* The real reason the supercommittee failed, ctd.: Eugene Robinson doesn’t obscure; he illuminates:
No, the sun didn’t rise in the west this morning. No, Republicans on the congressional supercommittee didn’t offer meaningful concessions on raising new tax revenue. And no, “both sides” are not equally responsible for the failure to compromise.
Also: The Post editorial board rightly notes that Democrats were willing to accept entitlement cuts, while Republicans were not willing to give ground on the Bush tax cuts.
* Obama didn’t get drawn into GOP’s supercommittee trap: The reason Obama didn’t take a more hands on role with the supercommittee is simple. Jackie Calmes explains it: Obama knew it was a sucker’s game, and that Republicans would never agree to a deficit deal he could support, because they would never, ever support anything that would meaningfully raise taxes on the wealthy.
Also: There would have been no upside in engaging and being associated with its failure and with Congressional dysfunction in general, particularly since he plans to run against Congress’s failure to act on the economy.
* Obama will keep up pressure on tax hikes for rich: Another key nugget from Calmes’s story:
Until Republicans give ground on taxes, Mr. Obama will stay on the sidelines, aides say; he is hoping that with polls on his side, Republicans eventually will compromise in return for Democrats’ agreement for savings from Medicare and Social Security. To keep the pressure on, he vowed to veto Republicans’ bill to repeal the threat of military cuts.
In other words, Obama and his advisers have concluded that keeping the pressure on the GOP to allow the Bush tax cuts on the rich to expire will continue to be a winning issue. Good.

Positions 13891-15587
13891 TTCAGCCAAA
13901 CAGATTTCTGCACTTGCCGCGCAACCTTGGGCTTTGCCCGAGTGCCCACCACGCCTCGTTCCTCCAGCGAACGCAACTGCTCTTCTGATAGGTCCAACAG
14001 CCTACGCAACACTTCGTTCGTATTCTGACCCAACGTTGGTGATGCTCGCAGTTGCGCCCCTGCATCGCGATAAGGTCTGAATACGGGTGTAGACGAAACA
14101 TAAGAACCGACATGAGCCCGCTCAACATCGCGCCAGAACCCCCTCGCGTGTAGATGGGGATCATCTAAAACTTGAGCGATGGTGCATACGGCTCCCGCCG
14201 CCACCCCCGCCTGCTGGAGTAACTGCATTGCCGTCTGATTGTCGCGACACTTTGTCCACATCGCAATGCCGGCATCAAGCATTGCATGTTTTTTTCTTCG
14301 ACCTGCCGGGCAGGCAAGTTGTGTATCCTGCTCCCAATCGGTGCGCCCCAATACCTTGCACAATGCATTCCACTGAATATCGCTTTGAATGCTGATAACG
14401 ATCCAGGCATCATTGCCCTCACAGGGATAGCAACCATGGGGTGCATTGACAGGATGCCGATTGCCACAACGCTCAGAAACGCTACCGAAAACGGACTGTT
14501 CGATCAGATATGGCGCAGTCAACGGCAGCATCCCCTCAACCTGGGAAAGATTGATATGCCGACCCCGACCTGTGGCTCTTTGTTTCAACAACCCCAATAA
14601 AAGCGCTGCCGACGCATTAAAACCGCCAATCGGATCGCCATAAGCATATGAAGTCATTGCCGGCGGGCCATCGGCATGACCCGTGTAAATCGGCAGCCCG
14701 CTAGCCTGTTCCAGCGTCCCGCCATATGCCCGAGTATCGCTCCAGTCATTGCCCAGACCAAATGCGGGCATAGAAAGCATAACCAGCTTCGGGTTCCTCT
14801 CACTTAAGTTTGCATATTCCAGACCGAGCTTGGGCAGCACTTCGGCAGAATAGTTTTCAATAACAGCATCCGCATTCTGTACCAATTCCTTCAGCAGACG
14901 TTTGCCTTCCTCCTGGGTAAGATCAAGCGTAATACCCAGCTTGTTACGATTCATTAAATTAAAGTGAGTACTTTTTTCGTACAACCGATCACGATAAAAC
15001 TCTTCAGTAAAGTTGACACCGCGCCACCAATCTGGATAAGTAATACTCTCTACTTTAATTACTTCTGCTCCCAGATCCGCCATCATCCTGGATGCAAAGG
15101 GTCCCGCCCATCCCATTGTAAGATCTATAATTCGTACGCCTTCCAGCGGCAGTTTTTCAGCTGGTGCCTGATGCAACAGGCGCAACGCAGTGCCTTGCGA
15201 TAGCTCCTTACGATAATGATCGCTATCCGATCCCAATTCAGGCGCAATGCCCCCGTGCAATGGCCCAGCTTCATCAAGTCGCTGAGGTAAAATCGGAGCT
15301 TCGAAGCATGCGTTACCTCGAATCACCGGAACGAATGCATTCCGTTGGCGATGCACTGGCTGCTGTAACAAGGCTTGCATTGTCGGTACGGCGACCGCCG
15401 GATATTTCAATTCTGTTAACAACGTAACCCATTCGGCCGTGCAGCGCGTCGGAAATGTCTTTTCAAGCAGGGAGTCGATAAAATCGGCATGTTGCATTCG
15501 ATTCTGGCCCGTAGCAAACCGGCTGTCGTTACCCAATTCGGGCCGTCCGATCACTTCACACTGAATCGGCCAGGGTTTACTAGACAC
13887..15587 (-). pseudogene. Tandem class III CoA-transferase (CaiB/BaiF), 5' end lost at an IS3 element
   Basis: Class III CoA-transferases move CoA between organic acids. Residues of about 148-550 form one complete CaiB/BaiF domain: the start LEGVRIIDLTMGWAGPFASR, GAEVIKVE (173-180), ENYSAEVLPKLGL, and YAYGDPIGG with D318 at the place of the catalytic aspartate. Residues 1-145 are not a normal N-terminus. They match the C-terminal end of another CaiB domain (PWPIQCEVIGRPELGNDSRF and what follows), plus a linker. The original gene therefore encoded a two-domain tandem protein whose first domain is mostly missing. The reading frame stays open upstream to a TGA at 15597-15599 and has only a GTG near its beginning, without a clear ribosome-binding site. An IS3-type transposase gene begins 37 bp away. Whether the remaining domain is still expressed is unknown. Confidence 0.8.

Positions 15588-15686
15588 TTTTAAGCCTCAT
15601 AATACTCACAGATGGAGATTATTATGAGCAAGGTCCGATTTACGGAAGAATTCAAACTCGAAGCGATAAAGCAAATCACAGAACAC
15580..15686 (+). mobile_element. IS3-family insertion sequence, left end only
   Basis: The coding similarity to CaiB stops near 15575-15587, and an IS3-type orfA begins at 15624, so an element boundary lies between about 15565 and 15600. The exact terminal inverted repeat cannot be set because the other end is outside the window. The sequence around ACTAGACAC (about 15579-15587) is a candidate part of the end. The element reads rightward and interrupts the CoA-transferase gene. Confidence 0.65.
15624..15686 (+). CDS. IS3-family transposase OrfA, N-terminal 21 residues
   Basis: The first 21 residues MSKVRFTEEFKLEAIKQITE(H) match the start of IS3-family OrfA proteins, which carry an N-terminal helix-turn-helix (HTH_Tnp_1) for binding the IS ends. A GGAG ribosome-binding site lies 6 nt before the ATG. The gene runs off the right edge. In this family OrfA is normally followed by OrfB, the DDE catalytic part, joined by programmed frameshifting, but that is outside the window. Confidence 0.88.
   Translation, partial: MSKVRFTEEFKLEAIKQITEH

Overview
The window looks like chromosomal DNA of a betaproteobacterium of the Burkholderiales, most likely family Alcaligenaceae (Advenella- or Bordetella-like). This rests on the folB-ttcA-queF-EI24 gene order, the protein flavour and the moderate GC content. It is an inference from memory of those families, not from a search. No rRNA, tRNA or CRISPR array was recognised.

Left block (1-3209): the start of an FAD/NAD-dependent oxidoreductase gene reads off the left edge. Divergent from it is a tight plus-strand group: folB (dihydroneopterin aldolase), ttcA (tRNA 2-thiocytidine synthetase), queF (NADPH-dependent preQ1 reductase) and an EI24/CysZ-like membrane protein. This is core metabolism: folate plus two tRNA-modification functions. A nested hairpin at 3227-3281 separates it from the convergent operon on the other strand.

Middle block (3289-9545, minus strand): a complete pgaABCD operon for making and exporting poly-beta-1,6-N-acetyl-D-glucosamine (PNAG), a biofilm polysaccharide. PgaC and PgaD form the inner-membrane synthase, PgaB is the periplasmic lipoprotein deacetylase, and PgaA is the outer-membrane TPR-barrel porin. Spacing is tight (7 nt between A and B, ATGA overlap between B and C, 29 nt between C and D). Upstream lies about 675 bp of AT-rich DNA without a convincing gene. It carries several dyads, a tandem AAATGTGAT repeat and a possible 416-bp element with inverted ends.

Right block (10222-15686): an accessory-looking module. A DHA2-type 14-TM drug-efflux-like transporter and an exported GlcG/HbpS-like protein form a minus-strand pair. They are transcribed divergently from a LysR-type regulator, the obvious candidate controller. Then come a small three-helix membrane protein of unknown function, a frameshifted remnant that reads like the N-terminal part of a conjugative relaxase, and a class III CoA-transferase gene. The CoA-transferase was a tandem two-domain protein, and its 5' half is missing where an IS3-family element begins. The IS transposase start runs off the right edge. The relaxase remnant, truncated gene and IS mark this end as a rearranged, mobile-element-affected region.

* If Congress dodges the trigger, a downgrade could follow: With Republicans (and some Dems) looking for ways to get around the defense cuts triggered by the supercommittee’s failure, the fact that this could lead to another downgrade of the U.S. credit rating seems tangentially relevant.
* Demography and Obama’s path to reelection: Mike Tomasky has an interesting look at how shifting demographics give Obama a shot at winning reelection without fully reassembling his 2008 coalition.
Also: Tomasky knocks down the idea that Obama must choose either the white working class voters of the Rust Belt or the “new economy” voters of Virginia and Colorado as the focus of his strategy, and says he needs to try to compete everywhere. It’s my underastanding that the Obama reelect team agrees.
* And behold the Newt-mentum!!! The other day I noted that GOP primary voters might coalesce around Gingrich because they see him as a formidable intellectual and debating foe for Obama. Paydirt! Today’s Quinnipiac poll finds that a full 48 percent of Republican voters who think he has the knowledge and experience necessary to be president — and he tops the GOP field with 26 percent, with Mitt Romney at 22 percent.
And get this: In a head to head matchup with Romney, Newt leads by ten points, 49-39, underscoring again how badly some Republican voters want an alternative to Romney.
But: National polling ultimately may not matter; and as Taegan Goddard notes, a new poll finds that Romney’s New Hampshire firewall — which is central to his overall strategy — is holding strong.
What else is happening?